Cache Server makes creating with Unity faster by optimizing the asset-import processes either on your local machine or a dedicated server for teams working in a local area network. Version 6.0 of the remote Cache Server is now available and is a culmination of a six-month work on improving the quality and performance of the Cache Server. In fact, the improvement is so big that we decided a blog post is in order. Download Remote Cache Server now on GitHub, and read on to learn more.
When using the Unity Editor, every time an asset is added or modified in a project, an import process is triggered. As your Unity team gets larger, this creates two issues. First, there will be more assets in the project, and second, the assets will change more frequently.
Ultimately, you and your teammates lose valuable development time while the editor calculates and imports project changes. The problem is further compounded for multiplatform projects. When switching target platforms, all platform-dependant assets in the project (e.g. textures, audio) go through the conversion process again, which can take hours for large projects.
To speed up this process, the Asset Cache Server can be deployed on a local system for individual use, or in a LAN/WAN environment for teams collaborating on one or more projects. The Unity Editor uses the Asset Cache Server to store and retrieve multiple platform asset representations while amortizing the cost of asset imports across your entire team.
In the recent past, we heard from many developers who were experiencing poor performance, such as hanging in the Editor, and other problems when using the Cache Server. It was becoming apparent that the Cache Server architecture was strained beyond its original design, and needed some focused attention to bring it up to speed with the current Unity architecture and quality standards.
In the rest of this blog post, I'll recap our journey through the process of benchmarking performance, identifying bottlenecks, and making target fixes to deliver improvements to our developers as quickly as possible.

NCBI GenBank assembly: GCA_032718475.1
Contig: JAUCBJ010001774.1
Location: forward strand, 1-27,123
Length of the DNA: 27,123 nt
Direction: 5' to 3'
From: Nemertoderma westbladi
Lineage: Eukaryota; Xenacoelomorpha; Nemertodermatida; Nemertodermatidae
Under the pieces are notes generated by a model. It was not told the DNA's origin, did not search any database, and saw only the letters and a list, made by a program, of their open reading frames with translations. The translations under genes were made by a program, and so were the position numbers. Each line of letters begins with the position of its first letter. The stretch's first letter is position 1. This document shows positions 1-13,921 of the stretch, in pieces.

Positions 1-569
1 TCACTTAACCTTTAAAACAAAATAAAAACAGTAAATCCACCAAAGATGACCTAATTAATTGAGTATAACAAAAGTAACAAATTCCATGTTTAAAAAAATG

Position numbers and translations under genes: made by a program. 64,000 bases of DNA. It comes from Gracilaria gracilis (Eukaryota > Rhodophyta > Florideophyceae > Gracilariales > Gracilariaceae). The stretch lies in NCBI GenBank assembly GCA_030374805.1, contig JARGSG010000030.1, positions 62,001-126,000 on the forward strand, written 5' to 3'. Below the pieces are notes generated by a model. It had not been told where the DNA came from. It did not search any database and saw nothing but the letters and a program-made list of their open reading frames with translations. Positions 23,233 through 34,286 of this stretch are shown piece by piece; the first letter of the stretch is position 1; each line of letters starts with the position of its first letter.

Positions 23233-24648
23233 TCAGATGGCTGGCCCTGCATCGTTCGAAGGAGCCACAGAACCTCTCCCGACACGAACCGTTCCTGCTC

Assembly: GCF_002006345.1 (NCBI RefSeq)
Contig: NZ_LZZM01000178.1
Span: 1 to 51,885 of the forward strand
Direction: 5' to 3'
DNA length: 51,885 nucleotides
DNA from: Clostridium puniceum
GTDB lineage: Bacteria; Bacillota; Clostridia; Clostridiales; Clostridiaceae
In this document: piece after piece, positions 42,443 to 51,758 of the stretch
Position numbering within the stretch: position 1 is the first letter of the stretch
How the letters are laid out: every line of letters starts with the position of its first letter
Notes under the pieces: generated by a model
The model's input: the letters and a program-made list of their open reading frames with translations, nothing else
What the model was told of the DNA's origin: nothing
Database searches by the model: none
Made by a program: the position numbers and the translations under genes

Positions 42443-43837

Because we don't have a large team working on a big game inside of Unity, we had to simulate a real-world scenario to help us quickly identify performance problems that only manifest at large scale. Our test environment consisted of:
We tested the Cache Server running both for a single Unity Editor connected to a Cache Server running on the same system, and as a hosted server on a gigabit ethernet LAN.
For the hosted server, we tested the following scenarios:
The results of our tests were immediately telling. The single Unity Editor client connecting to a local server showed no discernable problems, with good overall performance. The two-client case on LAN also performed well. Things started going bad with the WiFi-connected clients and became almost unusable in the large-scale synthetic test. Server lock-ups, client disconnects, and other failure scenarios manifested quickly and frequently. We needed to discover where the bottlenecks were.
The Cache Server is a Node.JS server application, which has been proven to be a very scalable platform for I/O centric applications — certainly well beyond the dozen concurrent clients that we tested here. So what could be the problem?
A few obvious things jumped out:
Before committing to any major course of action, we hypothesized on a handful of optimization strategies. We then did some quick implementations to measure their impact.
The results and observations of these tests were as follows:
Based on our experimentation, we decided on a two-phase course of action. For phase 1, we would target the low-hanging fruit and get the code in shape for future improvements.
Version 5.4 of the Cache Server was released last September with these changes, only two weeks after our initial performance investigation. Additionally, the bug fixes uncovered in this process were backported to the Cache Server distributed with the Unity Editor, back to version 2017.2.
Since version 5.4 has been released, we've received a lot of positive feedback from developers who were previously experiencing problems with the Cache Server.
Since the release of v5.4, we've been rebuilding the Cache Server from the ground up to lay a better foundation for maintainability and future enhancements. We also wanted to provide a high-end solution for the most demanding enterprise environments that currently deploy and maintain their own custom-build Cache Server solution.
Version 6.0 brings improved reliability and performance, as well as a host of new features, including: